Adobe recently announced a significant shift whereby the company's products/software will be available exclusively through the subscription-based Creative Cloud (CC), officially replacing the Creative Suite (CS) line, which ends with CS6. To gauge the reaction of the design community, we asked RGDs to share their opinions on Adobe's new model.
Cost vs Value
Creative Cloud subscriptions are available for new users for $50/month based on annual membership. For some, the initial price and the potential for increasing costs after the first year overshadow the advantages of the Cloud.
"The big change from our perspective, is the upgrade is now mandatory and continuous," says Cathy Ledden RGD, Communications Designer, Ledden Design. "We don't always upgrade every year, usually every few years, which saves us money. The question that each creative needs to assess for themselves is whether $600 per year for the Creative Suite Master Collection is worth it."
Gilbert Li RGD, Creative Director of The Office of Gilbert Li, agrees with Cathy but adds that the value/cost you attach to the new model depends largely on your individual needs. "Prior to CS6, our studio was a typical user of the CS design package. The idea of ongoing subscription costs would not have made financial sense," he explains. "Over the last few years, however, our projects have grown to encompass tablet publications, websites and motion. Our toolset has grown to include things like Digital Publishing Suite, TypeKit, After Effects, etc., making the subscription pricing much more attractive."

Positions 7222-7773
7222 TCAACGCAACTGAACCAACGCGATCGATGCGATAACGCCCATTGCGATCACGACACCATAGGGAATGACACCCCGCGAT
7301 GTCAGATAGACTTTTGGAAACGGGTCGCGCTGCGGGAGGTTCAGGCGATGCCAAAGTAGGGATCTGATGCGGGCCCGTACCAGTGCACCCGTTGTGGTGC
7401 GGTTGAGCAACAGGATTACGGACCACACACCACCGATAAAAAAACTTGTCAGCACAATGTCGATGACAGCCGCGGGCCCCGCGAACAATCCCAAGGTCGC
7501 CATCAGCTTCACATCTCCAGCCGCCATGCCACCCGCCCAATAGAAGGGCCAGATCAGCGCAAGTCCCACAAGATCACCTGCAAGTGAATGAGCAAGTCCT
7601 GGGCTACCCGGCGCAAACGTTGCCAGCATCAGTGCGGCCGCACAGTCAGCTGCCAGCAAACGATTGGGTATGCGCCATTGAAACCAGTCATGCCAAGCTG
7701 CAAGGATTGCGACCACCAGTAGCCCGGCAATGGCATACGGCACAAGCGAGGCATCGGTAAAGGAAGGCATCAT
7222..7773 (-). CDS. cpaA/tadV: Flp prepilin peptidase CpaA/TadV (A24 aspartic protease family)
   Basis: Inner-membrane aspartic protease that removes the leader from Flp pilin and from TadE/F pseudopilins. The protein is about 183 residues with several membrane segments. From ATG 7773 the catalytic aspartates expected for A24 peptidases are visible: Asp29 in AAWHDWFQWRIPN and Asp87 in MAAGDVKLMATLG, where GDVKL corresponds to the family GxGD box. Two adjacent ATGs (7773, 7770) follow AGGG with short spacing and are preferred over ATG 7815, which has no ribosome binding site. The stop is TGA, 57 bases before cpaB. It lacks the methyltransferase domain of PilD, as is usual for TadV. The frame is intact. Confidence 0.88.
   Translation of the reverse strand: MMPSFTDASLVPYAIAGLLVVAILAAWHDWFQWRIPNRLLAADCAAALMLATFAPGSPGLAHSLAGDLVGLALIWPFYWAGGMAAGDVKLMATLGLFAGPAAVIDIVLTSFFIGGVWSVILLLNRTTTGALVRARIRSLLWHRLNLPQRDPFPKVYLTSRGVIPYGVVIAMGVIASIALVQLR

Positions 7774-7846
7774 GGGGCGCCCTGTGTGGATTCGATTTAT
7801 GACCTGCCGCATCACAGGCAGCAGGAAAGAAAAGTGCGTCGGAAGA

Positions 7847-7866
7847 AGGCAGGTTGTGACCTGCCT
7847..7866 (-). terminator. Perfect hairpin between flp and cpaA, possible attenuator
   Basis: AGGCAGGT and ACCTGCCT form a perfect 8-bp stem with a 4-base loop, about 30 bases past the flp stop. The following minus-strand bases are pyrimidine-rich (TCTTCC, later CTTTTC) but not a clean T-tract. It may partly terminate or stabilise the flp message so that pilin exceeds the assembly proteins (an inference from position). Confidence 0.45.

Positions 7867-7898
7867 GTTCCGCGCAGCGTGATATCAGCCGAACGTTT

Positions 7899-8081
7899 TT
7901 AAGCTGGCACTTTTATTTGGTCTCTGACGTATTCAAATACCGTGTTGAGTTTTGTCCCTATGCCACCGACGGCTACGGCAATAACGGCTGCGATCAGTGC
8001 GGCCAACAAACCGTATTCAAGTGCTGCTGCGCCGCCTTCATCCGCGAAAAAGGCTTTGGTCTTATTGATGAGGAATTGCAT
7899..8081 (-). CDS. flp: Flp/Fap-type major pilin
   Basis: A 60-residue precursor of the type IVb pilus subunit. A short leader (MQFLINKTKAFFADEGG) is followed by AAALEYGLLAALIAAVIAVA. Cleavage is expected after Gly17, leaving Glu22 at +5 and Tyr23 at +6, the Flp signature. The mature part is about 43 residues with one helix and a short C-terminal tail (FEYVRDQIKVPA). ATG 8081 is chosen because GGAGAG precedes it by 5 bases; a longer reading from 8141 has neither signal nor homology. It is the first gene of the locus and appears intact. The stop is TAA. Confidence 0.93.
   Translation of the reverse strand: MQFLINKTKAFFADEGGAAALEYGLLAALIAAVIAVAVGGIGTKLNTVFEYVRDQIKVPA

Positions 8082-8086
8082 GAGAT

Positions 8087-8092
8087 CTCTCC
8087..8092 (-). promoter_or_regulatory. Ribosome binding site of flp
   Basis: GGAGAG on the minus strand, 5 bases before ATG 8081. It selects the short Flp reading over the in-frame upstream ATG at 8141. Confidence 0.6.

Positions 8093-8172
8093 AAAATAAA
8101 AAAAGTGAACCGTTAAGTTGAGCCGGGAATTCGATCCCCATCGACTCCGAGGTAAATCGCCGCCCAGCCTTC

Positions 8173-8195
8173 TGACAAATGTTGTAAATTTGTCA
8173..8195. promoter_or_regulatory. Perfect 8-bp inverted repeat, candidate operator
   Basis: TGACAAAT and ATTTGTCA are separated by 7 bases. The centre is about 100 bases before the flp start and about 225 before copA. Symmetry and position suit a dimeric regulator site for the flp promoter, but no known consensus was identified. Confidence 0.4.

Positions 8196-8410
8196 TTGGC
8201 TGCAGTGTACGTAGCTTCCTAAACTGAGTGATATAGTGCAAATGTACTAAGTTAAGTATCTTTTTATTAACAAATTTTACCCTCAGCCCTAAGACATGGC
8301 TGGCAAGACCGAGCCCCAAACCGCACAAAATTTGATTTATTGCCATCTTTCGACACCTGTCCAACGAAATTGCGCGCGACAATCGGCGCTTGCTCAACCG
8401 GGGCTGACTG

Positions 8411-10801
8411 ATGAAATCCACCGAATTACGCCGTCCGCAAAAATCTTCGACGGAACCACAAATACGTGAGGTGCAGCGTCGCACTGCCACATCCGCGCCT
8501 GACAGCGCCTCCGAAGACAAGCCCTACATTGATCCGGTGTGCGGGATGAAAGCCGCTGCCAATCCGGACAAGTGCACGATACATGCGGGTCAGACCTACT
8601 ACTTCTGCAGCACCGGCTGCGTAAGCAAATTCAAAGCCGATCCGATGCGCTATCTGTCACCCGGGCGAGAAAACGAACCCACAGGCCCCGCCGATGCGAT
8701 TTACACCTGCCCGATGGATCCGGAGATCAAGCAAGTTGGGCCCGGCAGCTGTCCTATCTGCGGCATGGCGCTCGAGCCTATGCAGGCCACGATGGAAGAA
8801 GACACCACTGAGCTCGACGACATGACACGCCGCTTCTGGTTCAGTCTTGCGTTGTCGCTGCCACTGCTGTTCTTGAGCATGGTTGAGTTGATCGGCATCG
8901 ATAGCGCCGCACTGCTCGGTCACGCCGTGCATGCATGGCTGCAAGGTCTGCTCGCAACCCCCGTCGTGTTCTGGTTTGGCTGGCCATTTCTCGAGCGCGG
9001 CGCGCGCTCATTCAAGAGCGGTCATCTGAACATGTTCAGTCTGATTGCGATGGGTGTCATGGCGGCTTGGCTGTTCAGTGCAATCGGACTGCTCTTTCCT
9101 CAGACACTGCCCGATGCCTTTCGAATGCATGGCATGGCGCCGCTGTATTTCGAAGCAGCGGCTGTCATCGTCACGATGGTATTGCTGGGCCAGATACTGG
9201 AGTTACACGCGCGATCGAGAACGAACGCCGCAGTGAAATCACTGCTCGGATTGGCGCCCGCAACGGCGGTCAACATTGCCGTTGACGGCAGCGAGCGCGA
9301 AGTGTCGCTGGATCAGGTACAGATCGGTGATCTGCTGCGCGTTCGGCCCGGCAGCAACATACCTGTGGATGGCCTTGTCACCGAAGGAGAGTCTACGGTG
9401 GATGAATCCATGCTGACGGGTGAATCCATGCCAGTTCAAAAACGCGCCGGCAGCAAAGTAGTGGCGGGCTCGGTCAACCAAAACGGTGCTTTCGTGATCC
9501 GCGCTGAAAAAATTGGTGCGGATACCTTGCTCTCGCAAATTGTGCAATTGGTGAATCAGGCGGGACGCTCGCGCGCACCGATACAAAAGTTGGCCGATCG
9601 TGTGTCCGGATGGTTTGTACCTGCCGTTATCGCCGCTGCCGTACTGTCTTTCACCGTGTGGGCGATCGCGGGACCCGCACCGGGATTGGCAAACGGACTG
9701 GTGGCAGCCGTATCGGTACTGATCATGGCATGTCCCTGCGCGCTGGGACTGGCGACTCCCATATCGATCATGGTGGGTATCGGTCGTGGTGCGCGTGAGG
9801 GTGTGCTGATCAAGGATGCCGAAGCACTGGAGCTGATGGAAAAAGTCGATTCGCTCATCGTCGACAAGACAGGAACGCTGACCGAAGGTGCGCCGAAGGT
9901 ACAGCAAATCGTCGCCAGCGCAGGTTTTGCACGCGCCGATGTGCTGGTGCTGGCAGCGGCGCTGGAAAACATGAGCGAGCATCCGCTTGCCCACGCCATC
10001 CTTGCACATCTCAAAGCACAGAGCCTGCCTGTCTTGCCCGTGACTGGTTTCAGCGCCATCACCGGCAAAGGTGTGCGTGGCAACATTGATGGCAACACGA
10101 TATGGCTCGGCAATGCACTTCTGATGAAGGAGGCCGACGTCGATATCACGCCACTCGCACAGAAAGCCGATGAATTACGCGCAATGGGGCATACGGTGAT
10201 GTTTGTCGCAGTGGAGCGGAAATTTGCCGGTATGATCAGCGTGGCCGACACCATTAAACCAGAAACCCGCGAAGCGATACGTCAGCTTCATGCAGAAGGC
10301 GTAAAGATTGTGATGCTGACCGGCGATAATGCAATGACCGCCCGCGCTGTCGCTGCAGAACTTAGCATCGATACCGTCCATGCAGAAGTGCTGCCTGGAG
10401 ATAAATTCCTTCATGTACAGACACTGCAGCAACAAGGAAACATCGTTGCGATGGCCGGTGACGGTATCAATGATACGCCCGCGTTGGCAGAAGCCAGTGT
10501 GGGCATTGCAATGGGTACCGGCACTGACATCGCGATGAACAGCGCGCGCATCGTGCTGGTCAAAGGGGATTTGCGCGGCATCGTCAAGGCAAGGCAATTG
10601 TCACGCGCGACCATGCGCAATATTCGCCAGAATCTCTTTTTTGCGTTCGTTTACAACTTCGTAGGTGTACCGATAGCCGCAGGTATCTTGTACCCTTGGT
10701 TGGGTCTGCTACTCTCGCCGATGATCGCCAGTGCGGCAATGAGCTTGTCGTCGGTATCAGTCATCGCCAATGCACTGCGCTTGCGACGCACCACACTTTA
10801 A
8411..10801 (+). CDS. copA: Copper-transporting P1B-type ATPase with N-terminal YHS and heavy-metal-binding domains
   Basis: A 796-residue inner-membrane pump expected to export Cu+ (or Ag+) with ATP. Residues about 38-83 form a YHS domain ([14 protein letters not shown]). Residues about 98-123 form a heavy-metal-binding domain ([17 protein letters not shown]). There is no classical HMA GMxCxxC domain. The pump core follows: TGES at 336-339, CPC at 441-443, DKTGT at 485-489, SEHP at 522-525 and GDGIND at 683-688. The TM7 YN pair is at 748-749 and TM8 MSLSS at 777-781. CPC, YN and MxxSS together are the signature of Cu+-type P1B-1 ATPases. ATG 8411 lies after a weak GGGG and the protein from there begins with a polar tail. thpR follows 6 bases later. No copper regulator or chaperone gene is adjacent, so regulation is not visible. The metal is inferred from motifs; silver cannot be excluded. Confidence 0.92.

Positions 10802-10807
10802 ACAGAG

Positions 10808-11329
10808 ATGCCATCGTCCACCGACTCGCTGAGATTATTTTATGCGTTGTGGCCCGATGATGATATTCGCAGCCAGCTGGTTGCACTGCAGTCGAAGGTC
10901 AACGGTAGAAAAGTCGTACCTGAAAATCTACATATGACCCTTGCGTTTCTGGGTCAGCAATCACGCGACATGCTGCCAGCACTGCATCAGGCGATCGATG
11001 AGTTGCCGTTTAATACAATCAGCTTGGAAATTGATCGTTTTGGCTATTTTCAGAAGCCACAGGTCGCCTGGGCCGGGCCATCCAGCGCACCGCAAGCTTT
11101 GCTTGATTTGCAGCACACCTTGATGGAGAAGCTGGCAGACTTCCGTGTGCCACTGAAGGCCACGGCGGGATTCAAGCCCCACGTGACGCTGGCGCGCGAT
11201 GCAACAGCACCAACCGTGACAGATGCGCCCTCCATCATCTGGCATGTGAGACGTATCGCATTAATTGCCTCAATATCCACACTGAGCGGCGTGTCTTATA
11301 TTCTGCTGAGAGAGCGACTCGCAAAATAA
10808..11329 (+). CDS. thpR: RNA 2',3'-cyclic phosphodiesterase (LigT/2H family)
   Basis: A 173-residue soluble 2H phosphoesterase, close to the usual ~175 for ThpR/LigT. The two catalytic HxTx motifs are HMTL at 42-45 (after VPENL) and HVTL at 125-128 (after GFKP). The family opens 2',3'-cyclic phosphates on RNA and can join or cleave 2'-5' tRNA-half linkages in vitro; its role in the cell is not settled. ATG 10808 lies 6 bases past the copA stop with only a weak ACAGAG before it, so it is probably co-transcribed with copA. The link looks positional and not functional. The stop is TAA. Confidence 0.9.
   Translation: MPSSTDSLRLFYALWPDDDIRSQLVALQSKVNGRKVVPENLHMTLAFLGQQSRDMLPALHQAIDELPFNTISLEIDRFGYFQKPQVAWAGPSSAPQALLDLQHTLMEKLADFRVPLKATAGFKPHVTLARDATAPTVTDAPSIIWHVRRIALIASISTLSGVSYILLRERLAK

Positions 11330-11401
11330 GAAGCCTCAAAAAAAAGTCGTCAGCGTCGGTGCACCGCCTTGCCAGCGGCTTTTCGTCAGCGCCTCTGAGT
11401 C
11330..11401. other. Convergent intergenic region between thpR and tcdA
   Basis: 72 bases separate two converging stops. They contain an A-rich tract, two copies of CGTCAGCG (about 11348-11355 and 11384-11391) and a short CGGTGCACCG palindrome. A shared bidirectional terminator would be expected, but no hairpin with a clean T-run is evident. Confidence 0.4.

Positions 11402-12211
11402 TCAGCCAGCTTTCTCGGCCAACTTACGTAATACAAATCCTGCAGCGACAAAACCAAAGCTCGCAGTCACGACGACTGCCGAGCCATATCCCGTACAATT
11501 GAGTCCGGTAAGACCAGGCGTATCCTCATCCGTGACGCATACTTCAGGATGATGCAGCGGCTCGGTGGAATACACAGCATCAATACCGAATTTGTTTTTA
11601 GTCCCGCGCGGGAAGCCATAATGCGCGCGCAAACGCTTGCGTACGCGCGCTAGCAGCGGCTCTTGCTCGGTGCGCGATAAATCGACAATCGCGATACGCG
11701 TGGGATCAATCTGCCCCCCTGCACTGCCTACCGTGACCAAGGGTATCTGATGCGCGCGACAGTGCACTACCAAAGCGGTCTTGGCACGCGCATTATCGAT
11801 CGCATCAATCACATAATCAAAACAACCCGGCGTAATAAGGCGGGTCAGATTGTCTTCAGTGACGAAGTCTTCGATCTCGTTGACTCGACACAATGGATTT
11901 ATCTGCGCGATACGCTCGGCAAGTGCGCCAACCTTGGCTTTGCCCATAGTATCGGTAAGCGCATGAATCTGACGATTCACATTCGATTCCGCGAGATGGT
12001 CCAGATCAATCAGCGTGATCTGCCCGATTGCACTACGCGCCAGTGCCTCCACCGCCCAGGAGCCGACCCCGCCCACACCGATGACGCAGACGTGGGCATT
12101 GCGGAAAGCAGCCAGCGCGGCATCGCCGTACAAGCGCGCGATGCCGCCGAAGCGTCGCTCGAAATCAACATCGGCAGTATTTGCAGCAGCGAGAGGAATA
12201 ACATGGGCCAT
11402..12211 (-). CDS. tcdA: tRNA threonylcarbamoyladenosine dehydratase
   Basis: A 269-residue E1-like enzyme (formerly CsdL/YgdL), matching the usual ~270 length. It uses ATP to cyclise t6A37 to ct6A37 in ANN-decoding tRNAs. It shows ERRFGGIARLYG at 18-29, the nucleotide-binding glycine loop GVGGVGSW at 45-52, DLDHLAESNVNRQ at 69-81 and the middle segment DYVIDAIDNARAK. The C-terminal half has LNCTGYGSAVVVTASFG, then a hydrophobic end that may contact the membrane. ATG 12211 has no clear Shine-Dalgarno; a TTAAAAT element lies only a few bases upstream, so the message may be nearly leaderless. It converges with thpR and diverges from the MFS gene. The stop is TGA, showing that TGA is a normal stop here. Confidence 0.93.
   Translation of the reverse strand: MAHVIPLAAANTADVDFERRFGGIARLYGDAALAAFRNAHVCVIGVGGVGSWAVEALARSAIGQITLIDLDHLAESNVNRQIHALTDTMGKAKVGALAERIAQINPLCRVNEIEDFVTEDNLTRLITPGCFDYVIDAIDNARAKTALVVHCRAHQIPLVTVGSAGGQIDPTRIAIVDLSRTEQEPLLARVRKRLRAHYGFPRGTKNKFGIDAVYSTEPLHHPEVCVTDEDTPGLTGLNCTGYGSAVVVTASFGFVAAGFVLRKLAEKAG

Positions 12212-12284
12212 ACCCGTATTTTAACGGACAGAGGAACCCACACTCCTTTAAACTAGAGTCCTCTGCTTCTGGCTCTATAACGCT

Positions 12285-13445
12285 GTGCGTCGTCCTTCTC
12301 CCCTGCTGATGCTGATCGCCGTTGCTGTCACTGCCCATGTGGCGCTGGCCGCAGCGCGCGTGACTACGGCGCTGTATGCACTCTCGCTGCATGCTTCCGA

"I see the most benefit for those who previously used the 'MasterCollection' CS, and always upgraded to the latest version. These users should see a cost savings," says Adam Antoszek-Rallo RGD, Creative Director at Catalyst Workshop. "I can't speak for other studios, but at Catalyst, most of our work stations are only equipped with the less expensive,'Design' CS, and we were in the habit of skipping every second major upgrade. Regardless of how much or how little we use the software, Adobe's new model represents an amortized cost increase for us."
At Brent Long RGD's firm, Fusion Design Group, the subscription model makes more financial sense. "As a monthly expense, it's much easier to swallow versus the larger upgrade cost per designer that would happen when major upgrades were released."
For Russell Gibbs RGD, Principal at Russell Gibbs Design, the new model is a more convenient way to deal with a costly element of running his business. "When I went out on my own, the biggest cost associated with running my business was equipment and software. When I broke down the cost and the fact that upgrades are included as long as you're a CC member, I was sold. It's seamless, effortless and makes sense," Russell says. "I think the price is reasonable, but if things start to creep up....we'll see."
"When you purchase Adobe software, it has only ever been a license. The new pricing and subscription model is sure to meet resistance and may prevent some from upgrading," says Lionel Gadoury RGD, Creative Director at Context Creative. "Adobe CS is a cornerstone of our industry and a cost of doing business; the market will decide how much is too much to charge."
Financial concerns aside, designers are also reacting to the Cloud's practical applications.
For some, initial concerns have been put to rest following further research. "At first I did not support the idea of working from a cloud, thinking there would be too much data transfer for a company like Forge, but upon further investigation I came across this link: http://terrywhite.com/5-myths-about-adobe-creative-cloud/, and realized that most of my fears are not valid," says Stüssy Tschudin RGD, Managing Partner at Forge Media + Design.